The Texas Department of Transportation (TxDOT) wants to spend $4.6 billion to expand Interstate 35 in Austin despite alternative plans proposed by local groups.
"The Texas Department of Transportation this week unveiled its latest proposals to widen the busiest stretch of highway in Central Texas to more than 20 lanes in some areas, significantly increasing Interstate 35's capacity for traffic while engulfing adjacent property," reports Nathan Bernier.
"The $4.9 billion plans — which include adding two non-tolled lanes in each direction, building direct connectors at I-35 and US 290 East, lowering the main lanes and eliminating the upper decks — have already drawn criticism from community groups that have advanced competing proposals to reduce I-35's footprint," adds Bernier.
Planetizen first picked up news about the I-35 Capital Express Central project in November 2020. Since then, a number of groups—including Rethink35, Reconnect Austin, and a partnership between the Downtown Austin Alliance and the Urban Land Institute—have proposed alternatives for the project that would limit some of the impacts of the potential roadway.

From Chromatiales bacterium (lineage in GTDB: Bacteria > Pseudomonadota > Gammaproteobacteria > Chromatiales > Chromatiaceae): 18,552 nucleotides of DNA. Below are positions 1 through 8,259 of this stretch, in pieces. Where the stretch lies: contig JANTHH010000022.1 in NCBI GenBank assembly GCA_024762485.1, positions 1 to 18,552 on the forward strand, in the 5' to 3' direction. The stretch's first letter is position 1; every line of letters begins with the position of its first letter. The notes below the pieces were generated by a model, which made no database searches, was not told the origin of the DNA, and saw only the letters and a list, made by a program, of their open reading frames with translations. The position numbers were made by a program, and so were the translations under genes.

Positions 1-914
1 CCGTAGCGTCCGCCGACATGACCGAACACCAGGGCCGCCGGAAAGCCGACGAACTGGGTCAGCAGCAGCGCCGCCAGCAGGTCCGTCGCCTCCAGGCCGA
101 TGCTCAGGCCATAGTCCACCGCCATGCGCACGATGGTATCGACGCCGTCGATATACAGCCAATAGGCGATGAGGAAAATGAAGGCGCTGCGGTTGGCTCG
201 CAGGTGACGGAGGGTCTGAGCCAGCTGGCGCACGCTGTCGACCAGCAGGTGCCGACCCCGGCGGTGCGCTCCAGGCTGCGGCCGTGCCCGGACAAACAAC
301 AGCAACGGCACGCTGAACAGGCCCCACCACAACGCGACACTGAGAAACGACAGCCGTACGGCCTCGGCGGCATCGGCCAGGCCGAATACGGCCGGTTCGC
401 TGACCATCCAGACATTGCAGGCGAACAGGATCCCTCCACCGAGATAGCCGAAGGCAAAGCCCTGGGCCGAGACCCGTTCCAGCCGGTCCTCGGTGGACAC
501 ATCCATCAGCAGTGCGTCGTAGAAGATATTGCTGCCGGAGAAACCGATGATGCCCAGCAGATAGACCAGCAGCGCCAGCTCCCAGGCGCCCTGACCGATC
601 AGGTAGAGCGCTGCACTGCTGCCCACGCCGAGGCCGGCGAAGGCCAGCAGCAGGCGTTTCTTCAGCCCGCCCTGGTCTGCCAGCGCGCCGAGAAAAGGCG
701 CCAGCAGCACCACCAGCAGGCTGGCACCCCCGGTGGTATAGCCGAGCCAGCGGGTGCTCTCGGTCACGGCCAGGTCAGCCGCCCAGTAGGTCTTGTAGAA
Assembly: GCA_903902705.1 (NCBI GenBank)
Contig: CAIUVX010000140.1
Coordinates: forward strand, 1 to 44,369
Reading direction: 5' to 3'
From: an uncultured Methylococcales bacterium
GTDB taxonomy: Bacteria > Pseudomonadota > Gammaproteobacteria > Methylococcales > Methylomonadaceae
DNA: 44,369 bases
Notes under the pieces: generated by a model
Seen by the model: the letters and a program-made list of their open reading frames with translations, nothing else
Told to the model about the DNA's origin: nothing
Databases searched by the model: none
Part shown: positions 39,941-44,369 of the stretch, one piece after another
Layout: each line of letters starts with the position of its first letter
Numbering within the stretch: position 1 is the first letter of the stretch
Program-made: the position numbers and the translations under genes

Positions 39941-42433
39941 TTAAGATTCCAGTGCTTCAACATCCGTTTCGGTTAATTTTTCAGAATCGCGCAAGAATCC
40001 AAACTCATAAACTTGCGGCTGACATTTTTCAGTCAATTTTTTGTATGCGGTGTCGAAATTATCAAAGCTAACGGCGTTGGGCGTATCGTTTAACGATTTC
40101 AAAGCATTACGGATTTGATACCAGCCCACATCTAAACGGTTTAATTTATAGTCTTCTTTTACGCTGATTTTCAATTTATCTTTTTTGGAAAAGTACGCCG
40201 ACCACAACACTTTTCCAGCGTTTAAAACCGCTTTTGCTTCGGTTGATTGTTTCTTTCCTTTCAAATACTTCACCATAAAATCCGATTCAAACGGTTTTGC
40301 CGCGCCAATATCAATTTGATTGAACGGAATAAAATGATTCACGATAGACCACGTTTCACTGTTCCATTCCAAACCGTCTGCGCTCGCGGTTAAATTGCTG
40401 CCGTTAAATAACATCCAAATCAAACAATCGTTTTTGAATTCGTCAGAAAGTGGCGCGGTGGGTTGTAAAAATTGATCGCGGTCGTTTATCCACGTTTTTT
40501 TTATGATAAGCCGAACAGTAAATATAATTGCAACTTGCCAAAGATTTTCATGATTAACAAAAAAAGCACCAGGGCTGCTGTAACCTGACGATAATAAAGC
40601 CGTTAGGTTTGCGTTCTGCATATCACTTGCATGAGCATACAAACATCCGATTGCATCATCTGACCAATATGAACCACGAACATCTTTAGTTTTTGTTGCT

According to Bernier, TxDOT enlisted researchers at the Texas A&M Transportation Institute (TTI) to rebuff the proposals generated by those groups. TTI is the same organization that produces the "Urban Mobility Report" cited as authoritative congestion science by local media every year to justify more spending on highway and road expansions.
Experts like Joe Cortright and Todd Litman have repeatedly criticized the research and data practices of TTI—Litman in a blog for Planetizen and Cortright for City Observatory. TxDOT calling on TTI as academic authorities to justify the highway expansion is a political move worth noting.
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